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Over the Rainbow

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Musical involves 140 students

By Special to The Banner

“Come on, guys!  We’ve only got a week here!  From the top of the scene!”

Drama Sponsor Jon Graham implores his Musical Theater class to do it again. And again.  And again.  

“I want this to be something the community will remember for years,” he says.

There’s certainly cast enough for it to be memorable. Forty-five students are in the elective class at the high school with parts that range from Dorothy’s two-hour stage time to blink-and-you’ll-miss-it Munchkin #3. Forty band members belt out music arranged by Band Director and co-Drama teacher Matt Leedy, or, more often, songs actually composed by Mr. Leedy for the performance.  Then there’s five middle school students trying to keep 35 elementary school students on track.

Just another day at the office.  

While actors reshuffle on-stage, others, under the watchful eyes of Stage Manager Nick Kleinhenz and Student Director Breanna Bell assemble a castle set late in coming.

“That goes down here and that folds over, I think,” says freshman Blake Abel. “They didn’t do them right before.”

The castle turrets get done in the 42-minute class. Barely.

“I don’t think we’ve been able to get through four scenes total yet,” grumbles Graham, as sophomore Juliann Dunlap sings Judy Garland’s classic, “Somewhere Over the Rainbow” onstage.  “Good, Juliann. That’ll do for today.  Let’s go on to the next scene!”

“It’s hard work,” says Sydney Brewer, TCHS senior playing the Tin Man. “I didn’t know how hard it would be. My costume’s crazy hot, and I’ll probably pass out in the middle of the play. If not, it’ll be great.”  

Senior Miranda Beitel agrees.  In her three years on the TCHS stage, Miranda has played leads in everything from a vampire parody to Cinderella. But this is the most scared she’s been.

“It’s such a large undertaking that we haven’t been able to thoroughly go through every part making it difficult to piece everything together. On top of knowing my lines, I feel like I have to know everyone else’s line too. Because they’re lost on stage.”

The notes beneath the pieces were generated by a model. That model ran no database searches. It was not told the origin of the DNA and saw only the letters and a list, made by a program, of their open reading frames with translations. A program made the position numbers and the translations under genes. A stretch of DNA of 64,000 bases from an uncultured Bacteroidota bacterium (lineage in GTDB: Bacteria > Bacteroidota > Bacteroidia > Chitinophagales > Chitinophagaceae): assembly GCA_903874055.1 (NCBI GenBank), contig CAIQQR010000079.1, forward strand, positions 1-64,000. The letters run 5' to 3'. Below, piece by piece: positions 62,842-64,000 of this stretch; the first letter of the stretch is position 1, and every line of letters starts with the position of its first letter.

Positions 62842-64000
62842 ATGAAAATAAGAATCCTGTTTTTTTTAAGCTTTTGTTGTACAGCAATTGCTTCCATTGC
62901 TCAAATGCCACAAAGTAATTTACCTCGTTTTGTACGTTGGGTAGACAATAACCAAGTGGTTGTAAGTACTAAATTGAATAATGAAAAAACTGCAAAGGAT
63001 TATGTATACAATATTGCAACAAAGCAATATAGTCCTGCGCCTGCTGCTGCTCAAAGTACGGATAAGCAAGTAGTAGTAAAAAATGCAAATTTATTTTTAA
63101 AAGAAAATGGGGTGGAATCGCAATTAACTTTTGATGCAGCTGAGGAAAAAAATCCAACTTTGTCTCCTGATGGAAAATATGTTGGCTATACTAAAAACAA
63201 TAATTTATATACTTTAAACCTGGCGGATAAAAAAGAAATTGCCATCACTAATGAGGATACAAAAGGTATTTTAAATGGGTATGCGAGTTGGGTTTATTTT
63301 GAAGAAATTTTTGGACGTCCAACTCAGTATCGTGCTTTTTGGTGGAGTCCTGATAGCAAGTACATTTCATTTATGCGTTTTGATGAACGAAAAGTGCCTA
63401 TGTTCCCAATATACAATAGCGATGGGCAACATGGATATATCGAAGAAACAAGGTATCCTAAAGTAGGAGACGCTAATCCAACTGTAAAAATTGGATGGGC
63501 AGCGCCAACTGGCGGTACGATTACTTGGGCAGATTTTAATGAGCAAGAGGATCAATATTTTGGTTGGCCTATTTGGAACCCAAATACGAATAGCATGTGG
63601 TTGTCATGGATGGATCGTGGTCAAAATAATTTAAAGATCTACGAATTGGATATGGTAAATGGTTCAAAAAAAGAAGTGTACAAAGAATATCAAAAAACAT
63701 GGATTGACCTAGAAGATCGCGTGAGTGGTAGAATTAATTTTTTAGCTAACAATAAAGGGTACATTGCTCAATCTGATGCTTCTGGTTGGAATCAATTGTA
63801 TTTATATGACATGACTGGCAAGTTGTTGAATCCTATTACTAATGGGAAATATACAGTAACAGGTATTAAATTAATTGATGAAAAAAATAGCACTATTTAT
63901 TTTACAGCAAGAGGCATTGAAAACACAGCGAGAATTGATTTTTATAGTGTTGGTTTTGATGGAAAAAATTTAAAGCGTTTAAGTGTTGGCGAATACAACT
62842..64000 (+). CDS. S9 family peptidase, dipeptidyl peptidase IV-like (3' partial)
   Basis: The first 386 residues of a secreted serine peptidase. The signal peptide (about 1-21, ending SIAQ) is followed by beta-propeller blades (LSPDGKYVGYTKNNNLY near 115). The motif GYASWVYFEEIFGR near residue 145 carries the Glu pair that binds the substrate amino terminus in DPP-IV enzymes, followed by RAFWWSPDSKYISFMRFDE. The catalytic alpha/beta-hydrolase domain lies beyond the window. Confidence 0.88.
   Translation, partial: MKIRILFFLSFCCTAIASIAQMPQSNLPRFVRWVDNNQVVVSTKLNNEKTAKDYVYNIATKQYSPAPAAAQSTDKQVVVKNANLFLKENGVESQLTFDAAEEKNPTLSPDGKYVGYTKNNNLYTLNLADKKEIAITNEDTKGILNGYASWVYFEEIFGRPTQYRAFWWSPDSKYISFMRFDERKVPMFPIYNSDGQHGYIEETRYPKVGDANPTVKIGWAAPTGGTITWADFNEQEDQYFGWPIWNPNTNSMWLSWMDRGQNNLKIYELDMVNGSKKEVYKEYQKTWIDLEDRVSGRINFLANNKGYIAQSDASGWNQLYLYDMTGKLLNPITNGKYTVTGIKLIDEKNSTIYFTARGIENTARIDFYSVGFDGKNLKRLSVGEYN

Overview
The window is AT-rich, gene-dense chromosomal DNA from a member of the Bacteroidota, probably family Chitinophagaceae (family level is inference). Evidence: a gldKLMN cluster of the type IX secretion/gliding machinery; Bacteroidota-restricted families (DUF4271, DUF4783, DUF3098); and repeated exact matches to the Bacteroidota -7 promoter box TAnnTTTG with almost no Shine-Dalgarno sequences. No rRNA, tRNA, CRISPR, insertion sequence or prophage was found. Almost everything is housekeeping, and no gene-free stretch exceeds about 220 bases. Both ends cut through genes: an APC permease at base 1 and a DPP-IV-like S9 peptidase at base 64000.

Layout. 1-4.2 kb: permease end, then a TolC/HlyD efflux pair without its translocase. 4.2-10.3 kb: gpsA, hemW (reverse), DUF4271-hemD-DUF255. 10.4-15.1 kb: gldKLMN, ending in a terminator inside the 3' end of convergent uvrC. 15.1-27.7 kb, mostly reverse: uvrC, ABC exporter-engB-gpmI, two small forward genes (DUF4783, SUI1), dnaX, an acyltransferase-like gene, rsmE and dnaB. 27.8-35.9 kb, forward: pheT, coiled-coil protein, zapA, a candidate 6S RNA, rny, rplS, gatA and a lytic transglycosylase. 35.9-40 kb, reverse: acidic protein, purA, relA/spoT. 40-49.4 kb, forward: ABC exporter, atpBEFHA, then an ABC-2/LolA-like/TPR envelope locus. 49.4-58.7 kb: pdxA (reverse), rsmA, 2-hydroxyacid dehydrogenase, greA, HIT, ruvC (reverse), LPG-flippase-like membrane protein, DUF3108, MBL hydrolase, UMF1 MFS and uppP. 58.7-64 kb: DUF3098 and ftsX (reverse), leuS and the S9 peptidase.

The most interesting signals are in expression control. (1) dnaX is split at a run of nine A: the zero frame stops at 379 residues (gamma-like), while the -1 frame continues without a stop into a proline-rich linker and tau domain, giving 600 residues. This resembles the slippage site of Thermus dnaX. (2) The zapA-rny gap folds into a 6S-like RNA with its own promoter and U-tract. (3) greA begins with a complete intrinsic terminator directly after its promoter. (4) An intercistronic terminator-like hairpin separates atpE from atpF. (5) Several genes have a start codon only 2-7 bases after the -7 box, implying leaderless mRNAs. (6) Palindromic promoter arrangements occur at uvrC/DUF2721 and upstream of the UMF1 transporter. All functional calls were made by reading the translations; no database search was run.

“This one’s been difficult,” says senior Bethany Mejean. “There are so many people involved. My part (Glinda the Good Witch) is small—it’s easy to remember, but I have to play off other people who don’t always know their lines.”

Still, if it all works out, this will be a play for the ages.

“It’s by far the largest cast I’ve ever dealt with,” says Graham. “The logistics of 80 people on-stage, not to mention the band immediately below that is… daunting.”

The plan started early enough. TCHS students began monologues and song auditions as soon as they returned to school in January. Juliann Dunlap was, as expected, remarkable, but the highlight of the first month was the revelatory ability of freshman, Cade Thornsberry.  His rendition of Frank Sinatra’s classic, “Fly Me to the Moon” brought down the house.

From February forward, actors have been working on blocking, sets, memorizing lines, and perfecting pitches.  

“I have one line, but we work on it at least once per week,” said freshman Chris Goodin. “The choreography… I should know. We’ve gone over it enough.”  

Other scenes haven’t worked out as well.

“The kids have to deal with imaginary trees, imaginary props, and, when someone’s absent, imaginary cast mates,” says Graham. “It’s not easy, especially considering they have six other classes, homework, prom, graduation, jobs, and athletics. It takes a special person to take this on.”

Band members had even less time to devote to the production.  

Band director Leedy handed out “Oz” music shortly after March arrived, and, piece by piece, created the backbone for the production. Band members excelled under his expert tutelage.  

Much of the music was written especially for the production by Leedy. “It’s one of my favorite things to do,” he says, of writing original music. His rendition of “Somewhere Over the Rainbow,” for example, had to be arranged where Dunlap could belt out the classic.  

No problem for Trimble County’s band director.

Add in incidental music—all his own this time—for every time the witch shows up, the tornado, and the flying monkeys, and Leedy is juggling two full-time jobs—one as director and one as composer.

But the students never see him complain. “Mr. Leedy is cool,” says Brewer.

The elementary school kids came last. The first practice—mid-March—began with 21 little ones.

“There’s no way that would have been done without Mrs. Melissa Staley. After I sent the letter, she called me and helped me organize it, got the interested kids taken care of, answered their questions, and worked out all the little details that go with it—all while putting on her own production,” says Graham. “She’s been phenomenal throughout this and is really deserving of credit.”

Wednesday after-school practices with elementary school and middle school students brought the cast to full force.  

And what a force it is.

“There could be 140 kids in this production. How much luck would it take for everything to go just exactly right?” muses Graham.

Regardless, Drama has been a great experience for Beitel and Mejean. “It’s been my favorite part of high school. I love acting, so it’s just been the highlight of my career.”

The production will be staged at 7 p.m. at the TCHS Gym on Thursday, May 10, Friday, May 11, and Saturday, May 12. Cost is $5.00 for adults, $3.00 for students, and those four and under are free.